Thursday, October 27, 2011

Utility Operations improvement in PostgreSQL 9.1

1. Transaction-level advisory locks:
PostgreSQL provides a means for creating locks that have application-defined meanings. These are called advisory locks, because the system does not enforce their use — it is up to the application to use them correctly.

 Till 9.0, postgreSQL had only Session level locks. Now, in PostgreSQL 9.1, we have transaction level advisory lock. Some examples are given below:
BEGIN;

-- grabbing txn locks multiple times

SELECT
        pg_advisory_xact_lock(1), pg_advisory_xact_lock(1),
        pg_advisory_xact_lock_shared(2), pg_advisory_xact_lock_shared(2),
        pg_advisory_xact_lock(1, 1), pg_advisory_xact_lock(1, 1),
        pg_advisory_xact_lock_shared(2, 2), pg_advisory_xact_lock_shared(2, 2);

SELECT locktype, classid, objid, objsubid, mode, granted
        FROM pg_locks WHERE locktype = 'advisory'
        ORDER BY classid, objid, objsubid;

COMMIT;
Advantage of Advisory lock are given below:
1. Advisory locks are faster
2. It avoid MVCC bloat,
 3. and It can be automatically cleaned up by the server at the end of the session.

 Due to above reason users/developers should think of using advisory lock over making Database level locks. Important Transaction advisory locks in PostgreSQL 9.1 are given below:
pg_advisory_xact_lock(key bigint)              :      Obtain exclusive transaction level advisory lock
pg_advisory_xact_lock(key1 int, key2 int)      :      Obtain exclusive transaction level advisory lock
pg_advisory_xact_lock_shared(key bigint)       :      Obtain shared transaction level advisory lock
pg_advisory_xact_lock_shared(key1 int, key2 int):     Obtain shared advisory lock for the current transaction
pg_try_advisory_xact_lock(key bigint):                Obtain exclusive transaction level advisory lock if available
pg_try_advisory_xact_lock(key1 int, key2 int:         Obtain exclusive transaction level advisory lock if available
pg_try_advisory_xact_lock_shared(key bigint):        Obtain shared transaction level advisory lock if available
pg_try_advisory_xact_lock_shared(key1 int, key2 int): Obtain shared transaction level advisory lock if available
2. New version of TRUNCATE (TRUNCATE ... RESTART IDENTITY)
 This is a new improvement in PostgreSQL 9.1. Till 9.0, "TRUNCATE … RESTART IDENTITY" used to use "ALTER SEQUENCE RESTART" in backend to rollback sequences, in which, on error between truncating and commiting, sequence may get of out of sync with the table contents. In previous approach resetting of associated sequences used to happen before TRUNCATE of table and at the time of backend crash sequence used to get out of sync.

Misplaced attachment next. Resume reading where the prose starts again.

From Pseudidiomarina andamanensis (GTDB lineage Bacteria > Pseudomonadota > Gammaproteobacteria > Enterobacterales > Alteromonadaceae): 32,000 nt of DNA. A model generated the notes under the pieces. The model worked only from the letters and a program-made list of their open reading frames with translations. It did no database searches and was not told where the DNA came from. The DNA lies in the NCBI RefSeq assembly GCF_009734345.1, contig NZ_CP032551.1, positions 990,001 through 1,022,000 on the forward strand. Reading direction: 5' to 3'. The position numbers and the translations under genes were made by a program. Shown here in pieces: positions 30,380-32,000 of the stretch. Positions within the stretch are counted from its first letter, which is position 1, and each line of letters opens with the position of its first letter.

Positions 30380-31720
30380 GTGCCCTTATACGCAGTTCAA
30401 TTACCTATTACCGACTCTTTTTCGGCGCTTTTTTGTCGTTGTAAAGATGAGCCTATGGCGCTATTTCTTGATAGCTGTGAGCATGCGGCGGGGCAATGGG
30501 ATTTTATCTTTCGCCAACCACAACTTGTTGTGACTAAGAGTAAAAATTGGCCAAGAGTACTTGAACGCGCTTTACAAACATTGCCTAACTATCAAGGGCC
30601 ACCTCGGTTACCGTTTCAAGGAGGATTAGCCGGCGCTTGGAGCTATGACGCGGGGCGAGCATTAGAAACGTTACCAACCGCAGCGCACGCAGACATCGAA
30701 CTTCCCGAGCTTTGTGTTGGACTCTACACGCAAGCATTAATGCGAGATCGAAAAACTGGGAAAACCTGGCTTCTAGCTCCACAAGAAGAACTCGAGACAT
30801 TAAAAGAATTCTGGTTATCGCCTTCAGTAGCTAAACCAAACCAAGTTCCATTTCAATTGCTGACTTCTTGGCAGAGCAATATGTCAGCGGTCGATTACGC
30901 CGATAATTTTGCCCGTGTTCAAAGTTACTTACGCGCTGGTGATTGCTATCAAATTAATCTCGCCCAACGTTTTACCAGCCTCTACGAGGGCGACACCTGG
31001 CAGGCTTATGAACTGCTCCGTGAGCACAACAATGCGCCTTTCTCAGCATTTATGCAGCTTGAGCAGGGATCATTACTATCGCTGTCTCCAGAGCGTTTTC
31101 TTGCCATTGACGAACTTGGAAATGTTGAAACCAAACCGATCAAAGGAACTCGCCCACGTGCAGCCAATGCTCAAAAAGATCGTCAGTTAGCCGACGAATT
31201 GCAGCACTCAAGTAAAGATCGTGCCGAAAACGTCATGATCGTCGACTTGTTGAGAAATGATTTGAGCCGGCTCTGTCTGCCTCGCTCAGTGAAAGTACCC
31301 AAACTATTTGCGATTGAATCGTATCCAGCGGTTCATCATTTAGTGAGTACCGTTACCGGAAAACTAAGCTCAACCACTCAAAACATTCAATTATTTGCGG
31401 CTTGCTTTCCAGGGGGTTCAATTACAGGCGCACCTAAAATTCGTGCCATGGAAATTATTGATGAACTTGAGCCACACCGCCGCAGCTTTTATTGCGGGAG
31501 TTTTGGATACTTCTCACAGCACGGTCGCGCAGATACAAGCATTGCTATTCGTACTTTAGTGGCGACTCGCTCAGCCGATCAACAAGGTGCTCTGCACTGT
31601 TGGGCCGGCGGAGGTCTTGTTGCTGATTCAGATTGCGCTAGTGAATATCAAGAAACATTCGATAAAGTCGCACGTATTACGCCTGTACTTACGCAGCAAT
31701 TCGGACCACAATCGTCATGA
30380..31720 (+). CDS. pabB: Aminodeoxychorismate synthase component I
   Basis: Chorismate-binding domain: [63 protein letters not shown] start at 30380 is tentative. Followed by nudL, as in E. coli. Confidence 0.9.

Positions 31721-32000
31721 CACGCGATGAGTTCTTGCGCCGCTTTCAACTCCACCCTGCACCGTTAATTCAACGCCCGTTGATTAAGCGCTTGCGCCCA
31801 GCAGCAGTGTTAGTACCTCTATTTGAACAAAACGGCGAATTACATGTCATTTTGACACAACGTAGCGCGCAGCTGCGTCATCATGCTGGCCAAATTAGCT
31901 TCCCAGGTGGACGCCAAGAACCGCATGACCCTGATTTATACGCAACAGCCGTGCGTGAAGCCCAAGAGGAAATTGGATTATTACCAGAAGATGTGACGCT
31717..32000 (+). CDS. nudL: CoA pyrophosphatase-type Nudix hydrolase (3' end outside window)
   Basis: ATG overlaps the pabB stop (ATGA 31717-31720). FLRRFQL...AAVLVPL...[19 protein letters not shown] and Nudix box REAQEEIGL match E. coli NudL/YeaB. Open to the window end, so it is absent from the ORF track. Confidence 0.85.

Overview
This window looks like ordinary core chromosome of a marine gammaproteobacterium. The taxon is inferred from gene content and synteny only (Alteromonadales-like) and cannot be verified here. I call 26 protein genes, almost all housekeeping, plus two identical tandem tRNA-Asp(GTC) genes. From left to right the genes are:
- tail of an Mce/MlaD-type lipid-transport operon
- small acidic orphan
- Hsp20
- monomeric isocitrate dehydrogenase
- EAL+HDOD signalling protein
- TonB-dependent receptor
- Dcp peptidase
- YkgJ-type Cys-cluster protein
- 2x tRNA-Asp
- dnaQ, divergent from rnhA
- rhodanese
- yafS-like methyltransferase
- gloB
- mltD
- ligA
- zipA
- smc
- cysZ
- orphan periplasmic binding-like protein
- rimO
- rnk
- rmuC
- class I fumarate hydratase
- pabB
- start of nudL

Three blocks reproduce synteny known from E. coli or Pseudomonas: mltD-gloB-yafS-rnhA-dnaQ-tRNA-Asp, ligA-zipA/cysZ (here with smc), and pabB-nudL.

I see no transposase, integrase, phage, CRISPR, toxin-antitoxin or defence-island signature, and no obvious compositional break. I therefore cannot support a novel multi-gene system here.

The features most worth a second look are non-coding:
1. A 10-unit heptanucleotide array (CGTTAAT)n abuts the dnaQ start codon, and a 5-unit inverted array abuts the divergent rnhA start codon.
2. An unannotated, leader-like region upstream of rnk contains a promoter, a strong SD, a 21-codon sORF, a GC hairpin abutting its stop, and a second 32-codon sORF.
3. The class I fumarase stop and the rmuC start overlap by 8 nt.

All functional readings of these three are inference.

To fix this, in PostgreSQL 9.1, same command will create a new refilenode for a sequence with reset due to RESTART IDENTITY. If transaction aborts, then PG will automatically revert to old reflfilenode file. This approach requires exclusing lock on sequence, since TRUNCATE has already exclusive lock on TABLE, therefore having exclusive lock on associated sequence won't have any effect.

  3. COPY command improvement:

 In PostgreSQL 9.1, Now copy has ENCODING Option. ENCODING option is useful when user wants to copy data in some other ENCODING. Some example is given below:
    postgres=# COPY y TO stdout WITH CSV FORCE QUOTE col2 ESCAPE E'\\' ENCODING 'sql_ascii';
"Jackson, Sam","\\h"
"It is \"perfect\"."," "
"",
4. EXPLAIN VERBOSE:

 In PostgreSQL 9.1, VERBOSE Option has been included with EXPLAIN Command. Using this command user would be able to see the funcation call expression in a functionscan node. Example is given below:
   postgres=# explain (verbose,analyze) select max(sal) from emp;
                                                 QUERY PLAN                                                 
------------------------------------------------------------------------------------------------------------
 Aggregate  (cost=1.18..1.19 rows=1 width=5) (actual time=0.027..0.027 rows=1 loops=1)
   Output: max(sal)
   ->  Seq Scan on public.emp  (cost=0.00..1.14 rows=14 width=5) (actual time=0.008..0.012 rows=14 loops=1)
         Output: empno, ename, job, mgr, hiredate, sal, comm, deptno
 Total runtime: 0.077 ms
(5 rows)
5. New VACUUM FULL VERBOSE and CLUSTER VERBOSE

 In PostgreSQL 9.0, due to new implementation of VACUUM FULL, VERBOSE option was not giving much information. However, this is now fixed in PostgreSQL 9.1. Now VERBOSE with VACUUM FULL and CLUSTER will new information, which includes live and dead tuple and also if CLUSTER is using an index to rebuild the tablel. Some Example is given below:
CLUSTER VERBOSE Example:
postgres=# cluster verbose;
INFO:  clustering "public.emp" using sequential scan and sort
INFO:  "emp": found 0 removable, 14 nonremovable row versions in 1 pages
DETAIL:  0 dead row versions cannot be removed yet.
CPU 0.00s/0.00u sec elapsed 0.00 sec.
CLUSTER
postgres=# 
VACUUM FULL VERBOSE Example
postgres=# VACUUM FULL VERBOSE emp;
INFO:  vacuuming "public.emp"
INFO:  "emp": found 0 removable, 14 nonremovable row versions in 1 pages
DETAIL:  0 dead row versions cannot be removed yet.
CPU 0.00s/0.00u sec elapsed 0.00 sec.
VACUUM
6. autovacuum improvement.
 Now, in 9.1 autovacuum process will not wait for locked tables, on which lock already acquired by some other process. In 9.1, autovacuum process will skip locked tables and will continue for vacuuming other tables and will try to vacuum such tables later.

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